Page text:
Paul did not choose to “break” his word so he could watch TV on a Saturday afternoon. He also didn’t break his word because he was tired. Paul didn’t break his word because he found something more exciting to do. Paul heeded the will of God in his life, and the will of God interfered with his prior plans.
While 2 Corinthians 1:15-21 talks about the way that Paul had to cancel his plans with the Corinthians, it should not be used as a personal proof text to go around breaking plans with everyone. Paul was not selfish in breaking his plans; it was what God desired. It was Spirit-led.
It is important to recognize that the force of 2 Corinthians 1:15-21 is about the importance of keeping one’s word. Yes, Paul gives an exception to the rule, but he nevertheless highlights many foundational principles for why someone should honor his word.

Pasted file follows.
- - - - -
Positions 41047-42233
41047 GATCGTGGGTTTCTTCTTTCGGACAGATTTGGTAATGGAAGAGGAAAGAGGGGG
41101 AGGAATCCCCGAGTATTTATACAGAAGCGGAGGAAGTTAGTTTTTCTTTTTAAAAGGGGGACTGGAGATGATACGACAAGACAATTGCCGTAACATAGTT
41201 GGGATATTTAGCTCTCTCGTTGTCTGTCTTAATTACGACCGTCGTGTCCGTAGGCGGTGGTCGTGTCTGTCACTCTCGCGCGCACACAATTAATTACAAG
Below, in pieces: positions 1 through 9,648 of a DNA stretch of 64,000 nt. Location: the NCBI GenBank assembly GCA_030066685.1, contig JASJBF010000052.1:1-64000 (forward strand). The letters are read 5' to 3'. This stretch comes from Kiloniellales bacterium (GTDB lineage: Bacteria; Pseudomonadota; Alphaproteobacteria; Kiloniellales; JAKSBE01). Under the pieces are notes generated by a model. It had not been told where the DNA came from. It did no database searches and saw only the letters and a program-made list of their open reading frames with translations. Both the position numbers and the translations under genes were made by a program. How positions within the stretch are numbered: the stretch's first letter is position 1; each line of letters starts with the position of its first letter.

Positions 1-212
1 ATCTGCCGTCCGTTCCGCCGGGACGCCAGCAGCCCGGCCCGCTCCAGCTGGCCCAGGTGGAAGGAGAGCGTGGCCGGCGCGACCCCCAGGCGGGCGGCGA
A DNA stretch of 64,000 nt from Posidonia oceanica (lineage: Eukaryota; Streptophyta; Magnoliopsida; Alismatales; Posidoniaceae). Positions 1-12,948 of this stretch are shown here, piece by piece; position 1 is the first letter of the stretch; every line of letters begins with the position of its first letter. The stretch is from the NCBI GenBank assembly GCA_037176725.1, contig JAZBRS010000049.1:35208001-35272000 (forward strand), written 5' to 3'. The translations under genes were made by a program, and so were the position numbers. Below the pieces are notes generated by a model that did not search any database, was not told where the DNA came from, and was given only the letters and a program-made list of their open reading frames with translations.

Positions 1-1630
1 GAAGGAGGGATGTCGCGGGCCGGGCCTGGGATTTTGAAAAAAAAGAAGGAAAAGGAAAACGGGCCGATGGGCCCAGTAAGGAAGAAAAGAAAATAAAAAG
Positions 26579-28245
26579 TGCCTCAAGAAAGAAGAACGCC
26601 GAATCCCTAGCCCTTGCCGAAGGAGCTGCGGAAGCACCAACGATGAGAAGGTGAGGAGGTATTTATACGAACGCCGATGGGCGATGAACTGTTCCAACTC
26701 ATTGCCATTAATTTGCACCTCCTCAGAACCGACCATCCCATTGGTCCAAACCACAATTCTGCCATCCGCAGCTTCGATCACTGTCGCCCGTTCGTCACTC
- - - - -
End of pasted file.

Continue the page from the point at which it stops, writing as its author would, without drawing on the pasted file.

The first principle can be found in the following Scripture: “…the things that I purpose, do I purpose according to the flesh…?” (2 Cor. 1:17). Paul here highlights the way in which his plans with the Corinthians were not done according to the flesh.
He did not have bad motives attached with his plans. He was not outwardly saying that he would visit them while inwardly thinking to himself that it may not work out. Paul was fully involved in keeping his word. His word was not according to the flesh. This means that it was according to the Spirit, meaning that Paul intended to do what he said he would do.
Be true to your word because God is faithful
A basic principle that must be recognized when discussing the topic of the Christian’s keeping his word is that God is faithful. The Christian does not stand alone as his own moral island or compass. He is not called to develop a kingdom of self, nor is he summoned to a life of absolute freedom.